At our barn, whips are sometimes cracked, horses are barrel raced while I am working dressage, some horses act up or are obviously under duress (which green and young or inexperienced or undeveloped horses do pick up on), sometimes steers are in the arena and being roped, and riders and horses do what riders and horses do (clearly we are a very multidiscipline facility). We are all respectful of one another and even the recent barrel racer worked seemlessly with my working my 4yo mare dressage (and actually showing her to a potential client at the time!), much to my surprise - the barrel racer was extremely respectful though and we were able to work together! Young riders I find are inclined to make mistakes and have less control but I am an experienced rider and as such am able to easily guide my horses (from green to experienced) around any potential chaos or general busy-ness.

                                    Guess what. HORSES ACCLIMATIZE. I usually start a number of young horses in the spring and *gasp* life goes on and people do not change their riding so as to accommodate me. Sometimes I am riding a green or spooky horse while steers are being roped at one end. Or sometimes I am riding a green and sensitive horse who is eyeing up the wp horse being choked down by heavy bit and tie-down and obviously upset, OR, I'm riding my green-ish 4yo Thoroughbred mare while someone is practising barrels - a first for this mare to see at that time. If you expose your horse to a variety of circumstances they a) gain confidence in themselves b) gain confidence in your leadership and c) become generally prepared and "bombproof". That way, when you take horse out in the fields or out to a show, they don't jump at the first bang or tarp or spooked horse or whatnot. It doesn't take much for a horse to become relaxed and acclimatized or desensitized to various intrusions, especially if the rider or handler is calm and relaxed themselves! If you're not comfortable, GET OFF! Acclimatize your horse to the situation on the ground first, then re-mount if you'd like; I have done it numerous times on a freshly green horse before. Once the horse was okay, I re-mounted and we continued. Had the horse not been okay, we would have done groundwork, made progress, and maybe called it a day until next session, chalking it up to a great experience. We may not have accomplished exactly what we wanted that day but we took advantage of a different opportunity. Heck, I seek out such opportunities and will even take a green or inexperienced horse into the barn on a night I know the boys are roping and just sit and watch with said horse so they become desensitized. That's just me though but I expect others to at least have tolerance for various situations.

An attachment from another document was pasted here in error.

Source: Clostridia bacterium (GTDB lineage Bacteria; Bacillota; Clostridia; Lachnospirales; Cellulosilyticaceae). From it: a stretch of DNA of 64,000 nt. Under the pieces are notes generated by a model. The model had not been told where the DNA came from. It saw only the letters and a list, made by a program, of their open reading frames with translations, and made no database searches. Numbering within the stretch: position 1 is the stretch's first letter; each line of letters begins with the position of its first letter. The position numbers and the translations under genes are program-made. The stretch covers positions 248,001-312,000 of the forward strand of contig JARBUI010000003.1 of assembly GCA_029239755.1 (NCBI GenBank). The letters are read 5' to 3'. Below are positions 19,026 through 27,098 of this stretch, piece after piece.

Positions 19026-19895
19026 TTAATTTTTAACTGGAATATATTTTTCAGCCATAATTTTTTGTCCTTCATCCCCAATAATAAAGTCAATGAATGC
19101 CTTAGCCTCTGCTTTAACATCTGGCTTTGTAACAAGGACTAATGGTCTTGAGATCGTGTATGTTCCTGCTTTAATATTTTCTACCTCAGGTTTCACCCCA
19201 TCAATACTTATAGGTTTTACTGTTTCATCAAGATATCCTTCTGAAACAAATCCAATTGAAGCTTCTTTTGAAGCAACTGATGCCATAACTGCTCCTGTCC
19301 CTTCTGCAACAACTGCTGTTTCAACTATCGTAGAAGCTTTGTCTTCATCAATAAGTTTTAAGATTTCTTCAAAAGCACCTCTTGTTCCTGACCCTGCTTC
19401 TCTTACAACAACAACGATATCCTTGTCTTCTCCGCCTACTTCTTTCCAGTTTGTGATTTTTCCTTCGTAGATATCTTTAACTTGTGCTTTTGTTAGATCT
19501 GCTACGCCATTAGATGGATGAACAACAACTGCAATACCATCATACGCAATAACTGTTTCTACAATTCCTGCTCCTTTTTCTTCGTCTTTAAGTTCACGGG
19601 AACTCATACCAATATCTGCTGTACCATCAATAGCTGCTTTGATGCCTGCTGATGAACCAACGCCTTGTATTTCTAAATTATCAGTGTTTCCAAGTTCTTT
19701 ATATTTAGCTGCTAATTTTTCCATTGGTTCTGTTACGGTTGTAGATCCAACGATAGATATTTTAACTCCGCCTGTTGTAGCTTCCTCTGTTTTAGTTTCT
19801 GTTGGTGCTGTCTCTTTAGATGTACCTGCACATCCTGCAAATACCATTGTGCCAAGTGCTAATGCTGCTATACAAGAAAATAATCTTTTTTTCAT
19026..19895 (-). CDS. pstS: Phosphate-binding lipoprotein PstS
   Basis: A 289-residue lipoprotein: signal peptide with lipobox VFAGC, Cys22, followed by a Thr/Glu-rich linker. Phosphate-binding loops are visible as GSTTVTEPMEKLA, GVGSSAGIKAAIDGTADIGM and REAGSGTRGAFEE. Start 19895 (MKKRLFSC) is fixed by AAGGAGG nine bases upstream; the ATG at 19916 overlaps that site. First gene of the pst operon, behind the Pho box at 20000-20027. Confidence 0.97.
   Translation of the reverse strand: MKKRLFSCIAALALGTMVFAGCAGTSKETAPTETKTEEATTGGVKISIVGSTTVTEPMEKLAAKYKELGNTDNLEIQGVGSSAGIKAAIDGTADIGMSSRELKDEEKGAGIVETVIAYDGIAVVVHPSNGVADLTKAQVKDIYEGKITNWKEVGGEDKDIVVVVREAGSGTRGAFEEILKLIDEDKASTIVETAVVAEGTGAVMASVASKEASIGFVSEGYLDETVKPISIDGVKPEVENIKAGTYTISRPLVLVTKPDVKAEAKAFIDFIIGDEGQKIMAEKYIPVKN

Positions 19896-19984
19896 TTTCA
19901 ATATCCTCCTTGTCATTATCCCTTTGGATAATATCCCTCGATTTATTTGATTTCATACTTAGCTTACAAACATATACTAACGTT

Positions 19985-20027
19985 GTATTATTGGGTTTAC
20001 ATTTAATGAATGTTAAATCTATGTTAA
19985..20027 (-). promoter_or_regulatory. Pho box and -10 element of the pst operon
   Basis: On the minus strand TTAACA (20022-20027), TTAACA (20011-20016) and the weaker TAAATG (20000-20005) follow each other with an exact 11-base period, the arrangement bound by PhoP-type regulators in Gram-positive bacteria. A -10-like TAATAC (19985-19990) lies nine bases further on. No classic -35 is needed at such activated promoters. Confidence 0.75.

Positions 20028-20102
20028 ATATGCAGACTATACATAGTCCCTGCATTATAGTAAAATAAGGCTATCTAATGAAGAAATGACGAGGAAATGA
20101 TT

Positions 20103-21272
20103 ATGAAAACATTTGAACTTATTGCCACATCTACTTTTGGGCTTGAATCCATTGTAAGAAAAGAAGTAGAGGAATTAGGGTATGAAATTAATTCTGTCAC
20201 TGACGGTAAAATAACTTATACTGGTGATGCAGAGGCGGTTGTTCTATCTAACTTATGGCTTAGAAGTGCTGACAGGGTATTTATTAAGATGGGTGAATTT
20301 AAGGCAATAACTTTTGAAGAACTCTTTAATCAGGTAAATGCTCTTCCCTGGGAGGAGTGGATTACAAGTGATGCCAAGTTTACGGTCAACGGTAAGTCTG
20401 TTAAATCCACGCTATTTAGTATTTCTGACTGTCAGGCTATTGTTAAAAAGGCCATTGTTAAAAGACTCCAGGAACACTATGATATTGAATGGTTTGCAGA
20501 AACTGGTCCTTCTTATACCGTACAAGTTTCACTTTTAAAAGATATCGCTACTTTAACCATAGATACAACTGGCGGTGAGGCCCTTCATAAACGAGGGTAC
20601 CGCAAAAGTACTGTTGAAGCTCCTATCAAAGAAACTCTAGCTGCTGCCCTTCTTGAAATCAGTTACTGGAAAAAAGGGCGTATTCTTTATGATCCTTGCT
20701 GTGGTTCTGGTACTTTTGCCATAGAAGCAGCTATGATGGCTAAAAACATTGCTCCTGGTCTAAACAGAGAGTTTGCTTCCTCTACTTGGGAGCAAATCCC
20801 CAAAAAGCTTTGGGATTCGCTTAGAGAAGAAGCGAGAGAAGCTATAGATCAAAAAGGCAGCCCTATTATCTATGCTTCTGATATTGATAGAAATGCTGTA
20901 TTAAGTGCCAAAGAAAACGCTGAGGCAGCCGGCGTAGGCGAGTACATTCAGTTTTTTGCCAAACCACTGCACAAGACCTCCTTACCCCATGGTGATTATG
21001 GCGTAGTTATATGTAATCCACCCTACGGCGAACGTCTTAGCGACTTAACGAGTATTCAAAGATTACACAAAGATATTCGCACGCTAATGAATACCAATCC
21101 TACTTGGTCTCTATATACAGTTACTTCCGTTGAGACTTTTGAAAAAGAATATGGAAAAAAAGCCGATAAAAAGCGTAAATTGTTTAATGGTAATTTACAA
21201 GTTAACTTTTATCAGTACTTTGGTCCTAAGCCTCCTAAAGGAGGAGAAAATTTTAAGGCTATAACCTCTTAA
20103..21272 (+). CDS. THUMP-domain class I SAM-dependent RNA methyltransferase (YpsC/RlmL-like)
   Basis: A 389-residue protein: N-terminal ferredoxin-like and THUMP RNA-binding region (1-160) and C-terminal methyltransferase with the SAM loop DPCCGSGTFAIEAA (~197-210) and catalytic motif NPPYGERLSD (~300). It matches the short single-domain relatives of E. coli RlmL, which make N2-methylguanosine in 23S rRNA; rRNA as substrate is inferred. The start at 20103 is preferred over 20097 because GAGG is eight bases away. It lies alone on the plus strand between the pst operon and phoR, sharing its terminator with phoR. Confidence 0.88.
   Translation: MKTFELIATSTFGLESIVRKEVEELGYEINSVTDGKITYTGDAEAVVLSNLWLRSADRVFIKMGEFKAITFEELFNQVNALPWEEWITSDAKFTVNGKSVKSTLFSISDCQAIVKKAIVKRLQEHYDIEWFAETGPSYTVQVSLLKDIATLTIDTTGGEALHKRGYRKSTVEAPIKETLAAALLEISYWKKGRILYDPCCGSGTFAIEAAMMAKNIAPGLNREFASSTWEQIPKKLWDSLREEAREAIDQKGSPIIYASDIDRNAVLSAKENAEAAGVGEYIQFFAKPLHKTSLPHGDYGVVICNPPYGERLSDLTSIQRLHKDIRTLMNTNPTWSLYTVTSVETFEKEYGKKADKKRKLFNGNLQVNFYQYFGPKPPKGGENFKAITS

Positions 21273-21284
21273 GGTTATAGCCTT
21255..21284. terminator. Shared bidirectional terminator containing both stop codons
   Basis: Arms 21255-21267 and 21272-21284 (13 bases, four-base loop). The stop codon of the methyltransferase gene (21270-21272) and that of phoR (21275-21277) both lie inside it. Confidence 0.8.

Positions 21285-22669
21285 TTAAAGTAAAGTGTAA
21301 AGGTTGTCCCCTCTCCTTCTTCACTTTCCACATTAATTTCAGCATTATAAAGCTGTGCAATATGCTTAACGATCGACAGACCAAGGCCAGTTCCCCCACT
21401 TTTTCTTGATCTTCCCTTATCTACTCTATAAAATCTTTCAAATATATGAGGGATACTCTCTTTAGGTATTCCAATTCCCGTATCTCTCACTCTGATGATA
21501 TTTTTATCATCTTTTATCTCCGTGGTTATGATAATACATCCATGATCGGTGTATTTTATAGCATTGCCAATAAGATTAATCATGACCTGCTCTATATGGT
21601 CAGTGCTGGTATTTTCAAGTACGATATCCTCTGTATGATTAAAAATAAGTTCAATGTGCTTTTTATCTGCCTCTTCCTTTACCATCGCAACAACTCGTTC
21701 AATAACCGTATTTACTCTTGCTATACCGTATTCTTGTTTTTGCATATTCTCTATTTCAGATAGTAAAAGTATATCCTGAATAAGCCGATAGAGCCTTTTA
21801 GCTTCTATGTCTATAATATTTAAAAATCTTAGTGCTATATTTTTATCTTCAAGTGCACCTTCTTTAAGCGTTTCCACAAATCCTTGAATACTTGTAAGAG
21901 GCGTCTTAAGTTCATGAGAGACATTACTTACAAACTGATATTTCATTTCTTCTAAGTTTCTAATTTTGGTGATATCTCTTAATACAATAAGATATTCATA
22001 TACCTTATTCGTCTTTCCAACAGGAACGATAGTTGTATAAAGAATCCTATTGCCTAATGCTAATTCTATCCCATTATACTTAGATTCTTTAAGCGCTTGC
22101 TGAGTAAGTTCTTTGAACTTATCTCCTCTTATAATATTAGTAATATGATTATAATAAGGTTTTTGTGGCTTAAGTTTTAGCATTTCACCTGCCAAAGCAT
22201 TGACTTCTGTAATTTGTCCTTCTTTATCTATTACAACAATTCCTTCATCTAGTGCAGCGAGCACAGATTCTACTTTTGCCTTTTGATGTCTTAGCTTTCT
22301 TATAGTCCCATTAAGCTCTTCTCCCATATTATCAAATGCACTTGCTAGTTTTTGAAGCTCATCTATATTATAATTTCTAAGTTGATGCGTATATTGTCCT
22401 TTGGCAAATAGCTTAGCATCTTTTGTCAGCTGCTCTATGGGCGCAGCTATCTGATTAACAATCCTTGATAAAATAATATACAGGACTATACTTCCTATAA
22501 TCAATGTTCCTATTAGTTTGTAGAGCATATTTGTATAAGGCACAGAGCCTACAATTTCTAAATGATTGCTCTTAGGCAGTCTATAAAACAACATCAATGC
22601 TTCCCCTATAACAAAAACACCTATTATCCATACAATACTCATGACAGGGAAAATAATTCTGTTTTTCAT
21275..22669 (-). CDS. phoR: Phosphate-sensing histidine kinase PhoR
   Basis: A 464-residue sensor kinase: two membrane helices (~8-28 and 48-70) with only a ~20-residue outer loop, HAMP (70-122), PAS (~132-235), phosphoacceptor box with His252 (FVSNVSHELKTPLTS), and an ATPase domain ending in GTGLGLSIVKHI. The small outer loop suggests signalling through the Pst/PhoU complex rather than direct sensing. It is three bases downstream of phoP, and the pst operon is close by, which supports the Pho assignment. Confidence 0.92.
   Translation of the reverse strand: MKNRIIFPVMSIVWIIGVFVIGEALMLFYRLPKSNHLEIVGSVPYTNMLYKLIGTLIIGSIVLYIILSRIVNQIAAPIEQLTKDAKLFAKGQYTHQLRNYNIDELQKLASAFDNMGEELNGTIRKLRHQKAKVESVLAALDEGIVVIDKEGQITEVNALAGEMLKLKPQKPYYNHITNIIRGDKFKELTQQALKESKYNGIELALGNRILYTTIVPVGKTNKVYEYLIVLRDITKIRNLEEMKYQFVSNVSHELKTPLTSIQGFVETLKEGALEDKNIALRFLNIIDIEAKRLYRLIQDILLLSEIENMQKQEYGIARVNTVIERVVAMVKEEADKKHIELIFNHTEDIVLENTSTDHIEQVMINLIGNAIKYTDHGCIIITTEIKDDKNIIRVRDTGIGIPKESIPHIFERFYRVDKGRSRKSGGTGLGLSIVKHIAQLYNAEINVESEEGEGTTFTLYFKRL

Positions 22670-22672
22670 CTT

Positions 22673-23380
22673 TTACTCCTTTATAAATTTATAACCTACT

If you can't handle it, move to a barn where your very narrow-minded views are also observed. That's what I did - I moved to a multidiscipline barn where the horses are not made of porcelain

                                    ETA: that is not to say that anyone longeing or otherwise should not be respectful of course. For example, if you know your horse is a bad actor, there are ways of working around other riders or longe'ers etc in a respectful manner. There is always room for tolerance and respect on both ends and to accomodate one another. I just don't think it's the end of the world if sh!t happens though is all.
                                    Very good post. I ride all my horses (after the first 30 days under saddle) in the pasture with grazing horses and when equipment is being used around the place. I have to go out of my way to find people to ride with but that is just due to the tyranny of distance.

                                    Comment


                                    • #19
                                      I think it all comes down to common courtesy. If I need to lunge a horse that might act up a bit and I see a rider who I would consider timid or a rider on a young horse, I wait or I ask. That is just me. If I am on my young horse, that is the courtesy I would hope for (but do not always expect or get). Some people get it, some people don't. If someone lunges anyway and there horse is going nuts and my horse is getting explosive I have to make a decision. Do I feel like I can ride through it or should I get off. It is especially hard in the winter when a sudden drop in temperature makes the horses frisky.